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Report shows Indiana’s tobacco prevention policies fall short
e-Reports, Nov. 3, 2014
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A report by the American Cancer Society shows Indiana could do more to help smokers quit.

The findings were published in the study, How Do You Measure Up? A Progress Report on State Legislative Activity to Reduce Cancer Incidence and Mortality, which measured each state on five key areas of tobacco prevention:

  • Cigarette tax rates
  • Cigarette tax increases
  • Smoke-free laws
  • Prevention funding
  • Medicaid coverage of tobacco cessation

Indiana fell short in all categories, except for tobacco cessation treatment coverage for Medicaid enrollees.

“Prevention and control programs reduce tobacco use and related diseases, resulting in lower health care costs and, most importantly, more lives saved,” said Brianna Herndon, Indiana government relations director for the American Cancer Society Cancer Action Network. “Indiana can’t expect to help Hoosiers effectively fight the toxic grip of tobacco without supporting these critical resources.”

In 2013, the Indiana legislature cut tobacco prevention and control funding to $5.8 million, which is 7.8 percent of the Centers for Disease Control and Prevention (CDC) recommendation.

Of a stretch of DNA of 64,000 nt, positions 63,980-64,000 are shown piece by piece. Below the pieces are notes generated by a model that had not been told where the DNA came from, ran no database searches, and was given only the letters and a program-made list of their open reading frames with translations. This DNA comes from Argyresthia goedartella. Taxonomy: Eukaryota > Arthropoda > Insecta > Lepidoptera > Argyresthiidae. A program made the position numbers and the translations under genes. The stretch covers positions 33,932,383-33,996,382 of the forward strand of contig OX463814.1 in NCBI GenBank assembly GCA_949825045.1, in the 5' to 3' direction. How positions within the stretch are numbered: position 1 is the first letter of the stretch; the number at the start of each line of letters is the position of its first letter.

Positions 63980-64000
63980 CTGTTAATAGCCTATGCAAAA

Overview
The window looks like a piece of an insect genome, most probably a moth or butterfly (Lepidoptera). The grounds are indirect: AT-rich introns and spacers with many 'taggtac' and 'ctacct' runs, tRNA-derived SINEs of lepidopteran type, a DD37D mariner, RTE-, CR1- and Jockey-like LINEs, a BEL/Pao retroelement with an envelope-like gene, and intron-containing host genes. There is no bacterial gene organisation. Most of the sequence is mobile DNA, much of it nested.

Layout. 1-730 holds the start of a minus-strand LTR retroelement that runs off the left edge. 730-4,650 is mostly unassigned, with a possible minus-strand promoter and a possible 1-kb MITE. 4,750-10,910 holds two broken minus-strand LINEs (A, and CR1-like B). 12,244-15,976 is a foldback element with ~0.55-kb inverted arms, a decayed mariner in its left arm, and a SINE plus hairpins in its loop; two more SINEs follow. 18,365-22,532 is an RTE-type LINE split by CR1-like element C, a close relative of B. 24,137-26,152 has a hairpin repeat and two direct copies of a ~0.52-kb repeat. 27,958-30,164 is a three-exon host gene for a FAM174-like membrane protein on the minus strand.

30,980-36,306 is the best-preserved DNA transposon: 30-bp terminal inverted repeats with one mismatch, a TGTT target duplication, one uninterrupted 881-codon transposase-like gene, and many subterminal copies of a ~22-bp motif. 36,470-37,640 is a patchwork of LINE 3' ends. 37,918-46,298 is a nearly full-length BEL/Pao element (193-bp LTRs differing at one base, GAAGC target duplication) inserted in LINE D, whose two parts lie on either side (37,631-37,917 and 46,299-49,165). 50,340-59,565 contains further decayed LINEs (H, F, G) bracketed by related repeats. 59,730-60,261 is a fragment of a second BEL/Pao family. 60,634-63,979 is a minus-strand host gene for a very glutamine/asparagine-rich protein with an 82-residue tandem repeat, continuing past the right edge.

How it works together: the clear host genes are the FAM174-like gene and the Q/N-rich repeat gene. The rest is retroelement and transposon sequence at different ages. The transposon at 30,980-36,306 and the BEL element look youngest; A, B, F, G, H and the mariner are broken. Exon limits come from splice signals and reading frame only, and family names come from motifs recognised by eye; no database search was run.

Also, Indiana’s cigarette tax of $0.995 per pack remains lower than the national average of $1.54. The lower tax makes starting or continuing to smoke more affordable and puts state funding for health programs at risk, noted Herndon.

Last May, the CDC named Indiana as one of seven states that provided complete tobacco cessation treatment coverage for Medicaid enrollees. The state was praised for covering all seven FDA-approved tobacco cessation medications, as well as individual and group cessation counseling for its participants.

Additionally, the report graded states on seven other policy areas:

  • Breast and cervical cancer early detection program funding
  • Tanning device restrictions for minors
  • Physical education time requirements
  • Increased access to Medicaid
  • Policies to prevent and treat pain
  • Access to palliative care
  • Restrictions on tobacco ratings

Read the full report here.

Hotline helps patients stop smoking
Your patients can get additional help to end their smoking habit by calling 1-800-QUIT-NOW.

Indiana Tobacco Prevention and Cessation offers more information here.

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